The following is the first chapter of a translation taken from Qārī Siddīq Bāndwī’s Tashīl al-Naḥw that I was involved in through some editing and translating along with two former students. The project was put on hold in an attempt to first complete another work that was near the final draft stage. I have produced the draft here for general benefit.
Naḥw (syntax) is a branch of Arabic grammar that studies how sentences are formulated through the combination of nouns (ism), verbs (fiʿl), and particles (ḥarf) and how such formulations determine the state of the end of words in the sentence.
In the science of naḥw, both the individual word كَلِمَةٌ (kalimah) and the combination of words كَلَامٌ (kalām) are studied. The benefit of studying the science is that it protects the one who learns and observes its rules from making grammatical mistakes in their speech and composition.
In Arabic, any sound that is uttered from the mouth is called a lafẓ لَفْظٌ. Utterances fall into two categories:
- Mawḍūʿ مَوْضُوْعٌ (coined): A meaningful utterance. For example: مَاءٌ, which means water, and خُبْزٌ which means bread.
- Muhmal مُهمَلٌ (uncoined): A non-meaningful utterance. For example: in Arabic, when the letters of the word Zaid زَيْدٌ are reversed, making it daiz دَيْزٌ, which has no meaning. Similarly, the meaningless utterances of an infant are considered muhmal, as such sounds carry no specific meaning.
Meaningful Utterance (MAWḌŪʿ)
Mawḍūʿ utterances further fall into two categories:
- Mufrad مُفْرَدٌ (single words)
- Murakkab مُرَكَّبٌ (compound words/phrases)
Mufrad مُفْرَدٌ words convey a single meaning, such as قَلَمٌ (pen) or كِتَابٌ (book). Another name for the mufrad utterance is kalimah كَلِمَةٌ (a single word). The kalimah كَلِمَةٌ can be divided into three types:
- Ism اِسْمٌ (noun)
- Fiʿl فِعْلٌ (verb)
- Ḥarf حَرْفٌ (particle)
Ism اِسْمٌ: a word independent of tense that conveys meaning independent of other words.
For example: ضَارِبٌ (hitter), عِلْمٌ (knowledge), دِرْهَم ٌ (dirham).
Isms are of three types:
i. Jāmid جَامِدٌ (frozen noun): A noun that is neither derived from another word nor used to derive another. For example: رَجُلٌ (man), فَرَسٌ (horse), حِمَارٌ (donkey), جَعْفَرٌ (a small river), سَفَرْجَلٌ (quince).
ii. Maṣdar مَصْدَرٌ (infinitive noun): A noun that is not derived from another word, rather other words are derived from it. For example: نَصْرٌ (assistance), ضَرْبٌ (strike), عِلْمٌ (knowledge). The maṣdar is used to form the مَاضِي (past tense), مُضَارِعٌ (present tense), اَمْرٌ (imperative), نَهْيٌ (prohibitive), اِسْمُ فَاعِلٍ (subject), etc…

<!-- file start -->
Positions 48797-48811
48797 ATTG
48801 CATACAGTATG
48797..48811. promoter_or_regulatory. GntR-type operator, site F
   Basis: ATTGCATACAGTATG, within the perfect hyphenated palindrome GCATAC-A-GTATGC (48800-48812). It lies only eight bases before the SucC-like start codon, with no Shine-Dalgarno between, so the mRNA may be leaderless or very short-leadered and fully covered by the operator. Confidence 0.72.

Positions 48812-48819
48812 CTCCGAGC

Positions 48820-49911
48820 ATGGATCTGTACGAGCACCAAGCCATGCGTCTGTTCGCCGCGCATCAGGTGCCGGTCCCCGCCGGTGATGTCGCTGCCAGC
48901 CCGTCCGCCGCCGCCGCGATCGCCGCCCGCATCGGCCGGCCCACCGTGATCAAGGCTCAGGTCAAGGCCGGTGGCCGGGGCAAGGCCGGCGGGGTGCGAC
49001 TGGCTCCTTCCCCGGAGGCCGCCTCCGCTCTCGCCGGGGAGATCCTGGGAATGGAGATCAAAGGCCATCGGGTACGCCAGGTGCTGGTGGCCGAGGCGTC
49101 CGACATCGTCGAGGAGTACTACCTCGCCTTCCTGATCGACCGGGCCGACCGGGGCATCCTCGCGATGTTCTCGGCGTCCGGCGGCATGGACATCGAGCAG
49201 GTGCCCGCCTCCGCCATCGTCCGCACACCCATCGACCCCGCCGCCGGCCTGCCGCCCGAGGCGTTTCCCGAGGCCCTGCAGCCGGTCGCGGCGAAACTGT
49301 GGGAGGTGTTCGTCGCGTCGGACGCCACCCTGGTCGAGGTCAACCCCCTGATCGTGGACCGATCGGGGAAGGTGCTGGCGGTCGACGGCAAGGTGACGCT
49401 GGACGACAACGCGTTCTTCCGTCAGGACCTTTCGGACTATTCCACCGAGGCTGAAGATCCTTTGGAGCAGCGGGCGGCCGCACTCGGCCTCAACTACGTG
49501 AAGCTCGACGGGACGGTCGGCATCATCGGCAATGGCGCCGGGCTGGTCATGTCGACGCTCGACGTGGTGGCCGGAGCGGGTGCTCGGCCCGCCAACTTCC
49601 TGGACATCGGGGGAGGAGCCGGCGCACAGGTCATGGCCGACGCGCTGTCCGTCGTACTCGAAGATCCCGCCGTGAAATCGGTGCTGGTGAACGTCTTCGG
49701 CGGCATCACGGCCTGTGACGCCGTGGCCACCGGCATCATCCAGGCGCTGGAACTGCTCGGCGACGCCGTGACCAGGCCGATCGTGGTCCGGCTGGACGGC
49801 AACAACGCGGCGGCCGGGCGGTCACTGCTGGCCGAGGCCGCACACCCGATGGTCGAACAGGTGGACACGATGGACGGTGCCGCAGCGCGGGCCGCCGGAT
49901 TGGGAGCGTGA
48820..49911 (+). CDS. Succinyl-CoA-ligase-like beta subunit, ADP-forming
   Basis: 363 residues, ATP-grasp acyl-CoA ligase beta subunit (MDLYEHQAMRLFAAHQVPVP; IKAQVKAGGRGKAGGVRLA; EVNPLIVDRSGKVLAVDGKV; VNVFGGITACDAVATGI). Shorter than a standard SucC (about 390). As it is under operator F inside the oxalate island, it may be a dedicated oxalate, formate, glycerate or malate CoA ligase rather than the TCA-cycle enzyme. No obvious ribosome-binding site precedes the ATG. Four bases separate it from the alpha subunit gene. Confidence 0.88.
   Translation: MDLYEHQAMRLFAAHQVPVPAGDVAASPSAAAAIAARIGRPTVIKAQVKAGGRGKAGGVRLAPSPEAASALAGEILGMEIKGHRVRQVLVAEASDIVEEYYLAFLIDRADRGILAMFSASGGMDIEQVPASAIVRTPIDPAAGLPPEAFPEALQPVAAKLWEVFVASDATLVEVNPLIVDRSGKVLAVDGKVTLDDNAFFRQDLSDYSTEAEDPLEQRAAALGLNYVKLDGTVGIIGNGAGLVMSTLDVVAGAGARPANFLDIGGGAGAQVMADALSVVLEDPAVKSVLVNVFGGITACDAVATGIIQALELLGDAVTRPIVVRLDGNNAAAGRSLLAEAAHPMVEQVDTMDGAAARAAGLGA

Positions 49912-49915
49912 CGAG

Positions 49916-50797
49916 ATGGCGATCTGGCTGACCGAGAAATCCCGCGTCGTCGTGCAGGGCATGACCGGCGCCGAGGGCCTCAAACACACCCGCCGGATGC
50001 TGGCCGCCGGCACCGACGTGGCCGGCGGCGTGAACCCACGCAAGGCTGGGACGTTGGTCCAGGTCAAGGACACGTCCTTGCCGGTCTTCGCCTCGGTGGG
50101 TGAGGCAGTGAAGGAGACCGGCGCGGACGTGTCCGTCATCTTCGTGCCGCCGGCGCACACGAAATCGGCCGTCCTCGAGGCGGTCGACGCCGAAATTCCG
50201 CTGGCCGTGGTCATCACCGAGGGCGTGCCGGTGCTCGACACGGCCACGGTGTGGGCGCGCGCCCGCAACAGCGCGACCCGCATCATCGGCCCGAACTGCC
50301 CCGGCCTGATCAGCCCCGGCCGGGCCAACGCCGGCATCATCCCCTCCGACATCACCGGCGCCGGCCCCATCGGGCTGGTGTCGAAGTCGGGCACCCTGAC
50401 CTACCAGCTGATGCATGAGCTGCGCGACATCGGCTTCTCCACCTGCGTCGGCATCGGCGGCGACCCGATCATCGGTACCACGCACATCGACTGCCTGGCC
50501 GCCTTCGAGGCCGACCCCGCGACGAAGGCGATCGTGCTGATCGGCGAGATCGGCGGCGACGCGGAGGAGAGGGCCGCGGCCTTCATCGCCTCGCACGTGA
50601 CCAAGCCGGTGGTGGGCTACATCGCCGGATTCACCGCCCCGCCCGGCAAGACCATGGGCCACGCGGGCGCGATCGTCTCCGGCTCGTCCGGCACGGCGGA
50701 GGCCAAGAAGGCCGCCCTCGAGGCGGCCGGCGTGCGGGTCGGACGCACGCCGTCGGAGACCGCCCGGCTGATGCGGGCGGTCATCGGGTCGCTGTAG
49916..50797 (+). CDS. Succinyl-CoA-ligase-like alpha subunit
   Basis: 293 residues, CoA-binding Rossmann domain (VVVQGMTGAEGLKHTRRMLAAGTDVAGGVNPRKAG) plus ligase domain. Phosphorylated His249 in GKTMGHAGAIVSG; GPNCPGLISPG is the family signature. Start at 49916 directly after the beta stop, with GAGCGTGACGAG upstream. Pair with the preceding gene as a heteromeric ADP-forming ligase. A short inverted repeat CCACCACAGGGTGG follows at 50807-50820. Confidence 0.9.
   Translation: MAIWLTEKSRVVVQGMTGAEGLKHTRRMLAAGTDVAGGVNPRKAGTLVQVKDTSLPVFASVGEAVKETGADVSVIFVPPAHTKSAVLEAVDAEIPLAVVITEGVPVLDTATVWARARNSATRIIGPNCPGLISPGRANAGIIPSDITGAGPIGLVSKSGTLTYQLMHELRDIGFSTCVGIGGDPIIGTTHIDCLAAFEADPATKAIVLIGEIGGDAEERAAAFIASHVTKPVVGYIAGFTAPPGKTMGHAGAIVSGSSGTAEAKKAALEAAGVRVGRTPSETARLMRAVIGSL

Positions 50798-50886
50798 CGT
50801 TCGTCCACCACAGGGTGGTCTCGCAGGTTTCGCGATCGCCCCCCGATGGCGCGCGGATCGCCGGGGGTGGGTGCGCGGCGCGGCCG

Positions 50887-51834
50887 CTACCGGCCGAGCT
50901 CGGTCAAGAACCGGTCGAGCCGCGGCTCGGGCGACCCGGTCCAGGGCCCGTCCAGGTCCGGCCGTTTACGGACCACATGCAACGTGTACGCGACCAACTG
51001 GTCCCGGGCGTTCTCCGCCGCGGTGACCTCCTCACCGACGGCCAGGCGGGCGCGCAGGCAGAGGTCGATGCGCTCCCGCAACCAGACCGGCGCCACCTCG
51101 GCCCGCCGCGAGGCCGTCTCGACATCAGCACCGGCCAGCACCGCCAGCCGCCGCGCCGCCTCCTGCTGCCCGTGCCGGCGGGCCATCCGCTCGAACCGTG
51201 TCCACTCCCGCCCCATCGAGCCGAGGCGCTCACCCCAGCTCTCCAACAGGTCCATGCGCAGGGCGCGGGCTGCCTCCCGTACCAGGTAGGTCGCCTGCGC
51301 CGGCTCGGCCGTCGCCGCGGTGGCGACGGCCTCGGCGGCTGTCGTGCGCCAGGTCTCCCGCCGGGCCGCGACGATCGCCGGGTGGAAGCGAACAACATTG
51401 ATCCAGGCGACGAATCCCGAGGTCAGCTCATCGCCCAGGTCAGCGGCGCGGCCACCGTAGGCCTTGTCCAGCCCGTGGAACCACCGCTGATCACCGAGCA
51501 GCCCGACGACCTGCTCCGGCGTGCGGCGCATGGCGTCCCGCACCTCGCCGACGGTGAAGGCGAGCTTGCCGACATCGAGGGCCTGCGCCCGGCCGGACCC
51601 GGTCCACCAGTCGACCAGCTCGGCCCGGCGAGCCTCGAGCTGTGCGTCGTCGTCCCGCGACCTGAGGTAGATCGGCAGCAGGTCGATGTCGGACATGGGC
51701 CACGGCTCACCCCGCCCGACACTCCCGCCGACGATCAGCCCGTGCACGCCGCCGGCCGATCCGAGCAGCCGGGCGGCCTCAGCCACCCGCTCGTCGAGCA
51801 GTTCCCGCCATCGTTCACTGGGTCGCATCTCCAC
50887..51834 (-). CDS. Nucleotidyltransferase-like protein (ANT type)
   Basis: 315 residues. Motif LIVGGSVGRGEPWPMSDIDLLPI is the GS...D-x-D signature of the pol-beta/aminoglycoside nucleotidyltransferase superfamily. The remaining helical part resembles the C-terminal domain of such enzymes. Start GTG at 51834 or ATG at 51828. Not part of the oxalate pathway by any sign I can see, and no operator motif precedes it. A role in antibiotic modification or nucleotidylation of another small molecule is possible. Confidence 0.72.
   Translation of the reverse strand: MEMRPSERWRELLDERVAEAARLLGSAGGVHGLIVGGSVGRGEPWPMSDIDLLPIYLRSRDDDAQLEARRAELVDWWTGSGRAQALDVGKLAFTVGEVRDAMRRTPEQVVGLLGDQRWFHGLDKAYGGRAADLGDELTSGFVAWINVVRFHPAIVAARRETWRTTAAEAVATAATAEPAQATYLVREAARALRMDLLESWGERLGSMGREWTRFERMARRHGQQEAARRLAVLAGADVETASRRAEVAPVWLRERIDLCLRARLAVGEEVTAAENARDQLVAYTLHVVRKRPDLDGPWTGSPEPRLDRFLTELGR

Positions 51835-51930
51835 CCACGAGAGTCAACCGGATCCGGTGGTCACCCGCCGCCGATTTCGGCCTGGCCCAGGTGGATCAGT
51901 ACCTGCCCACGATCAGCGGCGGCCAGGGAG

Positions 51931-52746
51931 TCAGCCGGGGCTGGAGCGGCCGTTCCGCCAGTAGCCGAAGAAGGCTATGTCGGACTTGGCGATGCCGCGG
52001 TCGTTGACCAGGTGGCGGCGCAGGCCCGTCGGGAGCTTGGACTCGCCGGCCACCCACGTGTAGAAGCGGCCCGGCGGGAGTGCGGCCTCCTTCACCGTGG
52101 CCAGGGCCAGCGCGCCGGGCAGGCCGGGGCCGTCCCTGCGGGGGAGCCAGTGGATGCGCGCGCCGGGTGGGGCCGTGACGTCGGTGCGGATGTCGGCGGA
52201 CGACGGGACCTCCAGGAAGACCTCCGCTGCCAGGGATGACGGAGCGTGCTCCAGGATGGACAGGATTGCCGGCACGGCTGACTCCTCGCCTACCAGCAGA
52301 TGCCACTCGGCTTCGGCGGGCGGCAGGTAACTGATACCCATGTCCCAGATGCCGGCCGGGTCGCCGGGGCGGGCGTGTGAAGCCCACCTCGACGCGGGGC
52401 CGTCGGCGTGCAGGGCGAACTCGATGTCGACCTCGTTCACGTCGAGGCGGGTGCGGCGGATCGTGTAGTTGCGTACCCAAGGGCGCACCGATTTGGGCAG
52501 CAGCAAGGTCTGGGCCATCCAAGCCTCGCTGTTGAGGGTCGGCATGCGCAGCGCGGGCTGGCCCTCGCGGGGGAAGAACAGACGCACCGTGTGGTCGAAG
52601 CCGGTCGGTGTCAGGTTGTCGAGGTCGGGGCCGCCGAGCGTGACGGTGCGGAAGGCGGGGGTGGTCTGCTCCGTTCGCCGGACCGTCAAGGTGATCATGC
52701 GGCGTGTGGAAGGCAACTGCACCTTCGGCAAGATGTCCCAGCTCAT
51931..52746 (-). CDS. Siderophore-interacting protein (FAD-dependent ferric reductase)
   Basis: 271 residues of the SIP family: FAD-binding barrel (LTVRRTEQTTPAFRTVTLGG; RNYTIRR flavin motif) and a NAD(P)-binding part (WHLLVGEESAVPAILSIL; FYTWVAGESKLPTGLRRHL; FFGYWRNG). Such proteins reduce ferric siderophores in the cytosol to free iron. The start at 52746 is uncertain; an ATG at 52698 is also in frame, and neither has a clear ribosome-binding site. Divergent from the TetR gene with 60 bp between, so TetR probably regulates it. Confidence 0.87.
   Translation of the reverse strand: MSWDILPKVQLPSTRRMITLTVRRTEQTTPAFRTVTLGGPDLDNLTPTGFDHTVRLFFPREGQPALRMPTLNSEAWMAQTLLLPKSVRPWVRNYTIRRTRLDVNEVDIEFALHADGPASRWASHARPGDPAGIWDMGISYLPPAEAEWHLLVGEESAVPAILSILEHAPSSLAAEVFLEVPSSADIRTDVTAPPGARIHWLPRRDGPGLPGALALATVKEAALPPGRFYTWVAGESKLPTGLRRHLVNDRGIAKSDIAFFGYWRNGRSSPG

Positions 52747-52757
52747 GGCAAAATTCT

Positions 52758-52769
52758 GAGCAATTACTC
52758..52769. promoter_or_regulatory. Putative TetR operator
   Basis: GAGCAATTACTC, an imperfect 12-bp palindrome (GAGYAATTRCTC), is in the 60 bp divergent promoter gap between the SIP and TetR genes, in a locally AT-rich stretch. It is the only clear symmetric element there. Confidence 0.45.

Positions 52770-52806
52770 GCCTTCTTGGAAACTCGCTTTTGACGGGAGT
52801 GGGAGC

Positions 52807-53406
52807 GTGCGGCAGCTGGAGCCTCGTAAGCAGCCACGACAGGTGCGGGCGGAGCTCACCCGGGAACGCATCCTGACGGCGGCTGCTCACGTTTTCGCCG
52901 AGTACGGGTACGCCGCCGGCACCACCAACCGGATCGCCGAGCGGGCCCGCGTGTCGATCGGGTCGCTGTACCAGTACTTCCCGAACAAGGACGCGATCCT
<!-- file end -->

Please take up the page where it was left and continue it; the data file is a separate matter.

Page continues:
iii. Mushtaqq مُشْتَقٌ (derivative noun): A noun that is derived from a maṣdar. For example: the words نَاصِرٌ،(the one who helps) مَنْصُوْرٌ (the one who is helped) are derivatives of the masdar نَصْرٌ.
Fiʿl فِعْلٌ (verb): a word whose meaning can be understood independent of other words but is restricted to a tense, either past, present, or future.
For example, نَصَرَ (he helped), يَنْصُرُ (he is helping/will help), فَتَحَ (he opened), يَفْتَحُ (he opens/will open).
Ḥarf حَرْفٌ (particle): a word whose meaning cannot be understood independent of other words. For example: مِنْ (from), فِيْ (in). Particles cannot be understood unless they are used with a noun.
For example, زَيْدٌ خَرَجَ مِنَ الدَّارِ وَدَخَلَ فِي الْمَسْجِدِ (Zayd exited the house and entered the masjid). In this example, the meanings of the words مِنْ and فِيْ would not have been understood without the usage of دَارٌ and مَسْجِدٌ respectively.
1. State the definition, subject-matter, and benefit of naḥw.
2. Define mawḍūʿ and muhmal and provide examples of each.
3. What is another name for mufrad?
4. State the three types of kalimah and provide an example of each.
5. Define the three types of ism and provide an example of each.
6. State whether the following words are ism, fiʿl, ḥarf, jāmid, or mushtaqq: رَجُلٌ، اِمْرَءَةٌ، ضَرَبَ، يَطْلُبُ، نَاصِرٌ، خَرَجَ، حَتّى، اِلٰى.
7 thoughts on “Draft of the First Chapter of a Tashīl al-Naḥw Translation”
Assalamualaikum. What is the book pictured in the post?
Just a random picture pulled from the net
Assalamualaukim, ustadh. What is the book pictured in this post?
Assalamu’Alaikum respected Hazrat,
I hope Allah has placed you in the best of health.
I have been trying to learn Arabic for some time now. What would your recommendation be for a curriculum and Tarteeb for studying this noble science?
I am interested in hearing your comments regarding: Classical Arabic, MSA Arabic, colloquial Arabic, Written Arabic vs. Spoken Arabic, etc., how important each is, and how to study each part.
JazakumullahuKhairan Shaikh; Your detailed response (whatever you have time for) would be greatly appreciated.
One of the important questions I would want to ask you first would be what your purpose of learning the language is. Depending on one’s objective, the approach will differ.
Jazakallahu-khaira Hazrat for the timely reply.
My immediate interest would be to study the Quran and other Islamic works written in Arabic by the classical scholars. However, my intention is that after that I could also go forward and continue to build proficiency in conversation and understanding of Arabic presently used in Arab countries.
As salam alaikum shaikh
From where i can get that book which is posted